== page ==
How to Borrow Against an IRS Refund

Weigh your options when deciding how to receive your refund.
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For some taxpayers, the government holds onto their tax overpayments and refunds longer than they can afford. If you need the money now, you might not be able to wait any longer than you have to. Electronically processed refunds can take up to 21 days to receive, and those filed by paper form take even longer. A tax refund loan, "instant refund" or refund anticipation loan might be able to help speed up the process. Just remember, regardless of the name, a loan typically costs you some of that refund.

Lenders or Tax Preparers

Some lenders, tax preparers and online tax preparation services offer filers loans so the refund can be pocketed now instead of later. Ultimately, this means you are paying to borrow your own money. Loans may be offered to cover the costs associated with filing your taxes, they may be for a partial amount of your refund, or they may be for your full refund amount. The loan is offered to you in anticipation of the refund amount. You will have to repay the full amount of the loan even if you do not get the refund you expect. Additionally, these loans are typically high-interest, fee-laden, short-term loans.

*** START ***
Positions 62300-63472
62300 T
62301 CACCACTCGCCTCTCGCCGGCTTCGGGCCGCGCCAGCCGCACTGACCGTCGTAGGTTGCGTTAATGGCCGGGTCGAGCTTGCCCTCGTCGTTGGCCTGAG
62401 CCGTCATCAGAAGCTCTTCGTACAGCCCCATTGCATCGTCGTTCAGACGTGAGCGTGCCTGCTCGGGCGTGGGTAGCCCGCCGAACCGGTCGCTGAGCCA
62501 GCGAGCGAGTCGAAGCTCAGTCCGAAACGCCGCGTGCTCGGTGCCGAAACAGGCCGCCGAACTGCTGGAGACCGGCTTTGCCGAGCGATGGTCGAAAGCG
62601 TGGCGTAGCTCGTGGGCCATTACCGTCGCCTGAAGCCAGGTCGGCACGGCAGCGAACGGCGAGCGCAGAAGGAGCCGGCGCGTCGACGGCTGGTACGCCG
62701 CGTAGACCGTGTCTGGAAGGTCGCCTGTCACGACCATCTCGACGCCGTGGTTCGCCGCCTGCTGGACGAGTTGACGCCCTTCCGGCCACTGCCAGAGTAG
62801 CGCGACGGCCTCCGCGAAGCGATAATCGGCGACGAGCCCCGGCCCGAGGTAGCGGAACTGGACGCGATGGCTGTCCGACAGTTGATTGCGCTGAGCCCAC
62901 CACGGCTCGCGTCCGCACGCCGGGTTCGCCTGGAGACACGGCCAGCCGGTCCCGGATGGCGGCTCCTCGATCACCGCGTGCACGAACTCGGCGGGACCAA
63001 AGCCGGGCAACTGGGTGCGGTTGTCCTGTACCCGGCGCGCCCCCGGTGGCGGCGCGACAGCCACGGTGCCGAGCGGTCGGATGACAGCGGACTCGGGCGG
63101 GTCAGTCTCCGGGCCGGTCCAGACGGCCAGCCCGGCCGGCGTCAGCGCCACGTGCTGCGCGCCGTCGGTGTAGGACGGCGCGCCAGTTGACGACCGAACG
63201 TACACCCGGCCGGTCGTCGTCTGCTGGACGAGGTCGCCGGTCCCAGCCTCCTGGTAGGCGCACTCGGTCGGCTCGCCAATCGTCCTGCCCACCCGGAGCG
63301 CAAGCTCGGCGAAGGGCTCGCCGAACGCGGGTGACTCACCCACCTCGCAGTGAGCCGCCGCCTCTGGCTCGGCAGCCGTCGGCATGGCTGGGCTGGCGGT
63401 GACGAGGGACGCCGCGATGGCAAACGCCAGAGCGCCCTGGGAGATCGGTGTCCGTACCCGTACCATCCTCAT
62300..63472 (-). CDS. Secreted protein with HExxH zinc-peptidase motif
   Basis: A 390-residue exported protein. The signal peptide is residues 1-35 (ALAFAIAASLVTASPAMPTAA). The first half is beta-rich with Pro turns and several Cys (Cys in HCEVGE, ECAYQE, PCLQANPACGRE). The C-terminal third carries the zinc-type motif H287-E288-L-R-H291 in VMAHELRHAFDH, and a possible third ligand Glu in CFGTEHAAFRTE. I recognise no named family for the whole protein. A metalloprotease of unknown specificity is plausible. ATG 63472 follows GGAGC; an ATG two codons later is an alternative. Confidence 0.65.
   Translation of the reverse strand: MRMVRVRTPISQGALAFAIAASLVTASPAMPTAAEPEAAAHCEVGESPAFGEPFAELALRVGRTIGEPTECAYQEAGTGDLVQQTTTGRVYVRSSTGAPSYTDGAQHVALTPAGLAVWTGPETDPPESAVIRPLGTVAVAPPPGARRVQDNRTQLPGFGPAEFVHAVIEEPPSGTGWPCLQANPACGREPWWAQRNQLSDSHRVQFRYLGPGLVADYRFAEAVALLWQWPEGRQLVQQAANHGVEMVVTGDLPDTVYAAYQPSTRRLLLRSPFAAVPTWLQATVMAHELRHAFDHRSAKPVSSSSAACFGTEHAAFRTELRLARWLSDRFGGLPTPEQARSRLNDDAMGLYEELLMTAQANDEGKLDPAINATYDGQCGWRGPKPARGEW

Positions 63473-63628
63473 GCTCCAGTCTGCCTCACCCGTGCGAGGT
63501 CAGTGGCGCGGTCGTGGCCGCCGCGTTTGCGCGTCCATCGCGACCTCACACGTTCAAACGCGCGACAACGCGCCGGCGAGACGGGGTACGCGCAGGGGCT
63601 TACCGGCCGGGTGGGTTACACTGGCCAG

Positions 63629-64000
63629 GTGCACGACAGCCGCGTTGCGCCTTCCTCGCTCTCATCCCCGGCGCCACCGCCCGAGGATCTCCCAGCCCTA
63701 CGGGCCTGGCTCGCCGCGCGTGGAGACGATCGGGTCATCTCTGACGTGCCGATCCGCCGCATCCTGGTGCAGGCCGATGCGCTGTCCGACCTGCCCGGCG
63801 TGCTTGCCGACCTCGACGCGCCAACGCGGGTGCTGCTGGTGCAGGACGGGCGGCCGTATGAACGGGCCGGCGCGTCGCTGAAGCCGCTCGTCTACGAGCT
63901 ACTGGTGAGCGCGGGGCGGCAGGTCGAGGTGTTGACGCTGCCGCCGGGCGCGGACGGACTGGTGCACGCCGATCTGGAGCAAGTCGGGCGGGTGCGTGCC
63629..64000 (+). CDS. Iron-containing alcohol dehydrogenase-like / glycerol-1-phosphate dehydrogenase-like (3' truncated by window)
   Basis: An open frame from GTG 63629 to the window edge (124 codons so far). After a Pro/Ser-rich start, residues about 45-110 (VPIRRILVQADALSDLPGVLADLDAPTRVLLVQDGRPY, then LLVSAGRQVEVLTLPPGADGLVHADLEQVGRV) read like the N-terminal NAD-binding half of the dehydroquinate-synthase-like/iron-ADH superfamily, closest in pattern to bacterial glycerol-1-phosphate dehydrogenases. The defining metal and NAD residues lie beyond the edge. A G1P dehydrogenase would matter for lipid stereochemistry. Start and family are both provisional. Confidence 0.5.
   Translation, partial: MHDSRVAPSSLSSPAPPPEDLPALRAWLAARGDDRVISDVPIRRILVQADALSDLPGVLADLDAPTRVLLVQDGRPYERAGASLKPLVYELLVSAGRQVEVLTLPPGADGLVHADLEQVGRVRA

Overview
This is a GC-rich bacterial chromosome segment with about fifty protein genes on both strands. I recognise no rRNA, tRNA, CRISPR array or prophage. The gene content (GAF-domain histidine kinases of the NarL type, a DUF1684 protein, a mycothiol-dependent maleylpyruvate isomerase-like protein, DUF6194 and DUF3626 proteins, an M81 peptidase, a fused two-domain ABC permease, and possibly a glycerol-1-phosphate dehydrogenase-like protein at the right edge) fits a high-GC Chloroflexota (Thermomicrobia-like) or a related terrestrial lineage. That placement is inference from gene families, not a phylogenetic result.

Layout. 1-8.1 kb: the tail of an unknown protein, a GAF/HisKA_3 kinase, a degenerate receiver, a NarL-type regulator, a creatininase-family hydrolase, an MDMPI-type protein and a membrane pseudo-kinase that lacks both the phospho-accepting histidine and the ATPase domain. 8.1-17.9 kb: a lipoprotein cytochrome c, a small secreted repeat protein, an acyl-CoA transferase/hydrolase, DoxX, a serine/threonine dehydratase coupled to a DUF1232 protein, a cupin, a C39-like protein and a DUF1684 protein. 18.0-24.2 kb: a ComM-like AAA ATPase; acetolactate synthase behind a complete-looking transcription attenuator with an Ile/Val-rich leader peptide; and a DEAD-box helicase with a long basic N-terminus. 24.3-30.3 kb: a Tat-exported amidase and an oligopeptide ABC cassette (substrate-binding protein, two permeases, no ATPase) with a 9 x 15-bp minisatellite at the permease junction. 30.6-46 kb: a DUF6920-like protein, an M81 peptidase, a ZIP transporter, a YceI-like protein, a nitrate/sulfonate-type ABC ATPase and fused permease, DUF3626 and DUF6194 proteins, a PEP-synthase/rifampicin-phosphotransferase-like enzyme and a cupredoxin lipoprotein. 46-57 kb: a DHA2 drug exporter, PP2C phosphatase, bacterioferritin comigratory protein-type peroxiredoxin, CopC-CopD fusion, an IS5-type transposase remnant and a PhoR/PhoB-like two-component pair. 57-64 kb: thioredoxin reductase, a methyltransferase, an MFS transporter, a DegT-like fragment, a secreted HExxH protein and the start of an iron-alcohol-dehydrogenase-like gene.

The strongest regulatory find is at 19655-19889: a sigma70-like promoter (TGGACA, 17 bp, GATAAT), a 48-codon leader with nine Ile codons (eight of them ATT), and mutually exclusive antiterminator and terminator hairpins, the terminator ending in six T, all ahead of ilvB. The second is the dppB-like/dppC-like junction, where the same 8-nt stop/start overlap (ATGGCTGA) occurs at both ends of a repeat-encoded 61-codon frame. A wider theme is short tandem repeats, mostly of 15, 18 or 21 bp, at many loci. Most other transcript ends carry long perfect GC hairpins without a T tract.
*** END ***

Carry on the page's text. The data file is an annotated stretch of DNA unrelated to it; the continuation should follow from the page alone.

Repayment Options

How you repay the loan will depend on the terms of the loan and who you received it from. Loans issued through your tax preparer or tax preparation service are usually repaid automatically. You will fill out the paperwork to authorize the Internal Revenue Service to send your refund directly to the preparer's account to pay off the loan, unpaid fees and unpaid interest. However, other lenders may issue loans in the "payday loan" fashion and you will be responsible for repaying the loan within the terms or face additional fees and collection costs.

Get the Best Deal

Before you jump on the first offer, do your research. Pay close attention to the terms and conditions of the loan being offered. Make sure you understand the exact amount you will be paying to pocket your cash today, rather than a few weeks from now. Look for a loan that charges you the least. According to the Consumer Federation of America, loan fees can range from $29 to $89, or a 67 percent to 774 percent annual interest rate. According to the MoneyZine website, the IRS reported that people spent $700 million to obtain refund anticipation loans in 2011. In some cases, you might be better off asking for more time to pay a bill or put off a purchase and wait for the refund to show up.

Lending Criteria

Lenders determine the criteria that are used to approve you for a loan. Some tax preparers may treat the loan as a secured debt if they feel reasonably certain you are entitled to the refund. Others may not check your credit, nor even require that you have filed your tax refund. Instead, they will issue a tax refund loan with similar terms to payday loans. Check with the lender if lending criteria are a concern and shop around if you are having trouble obtaining the loan.

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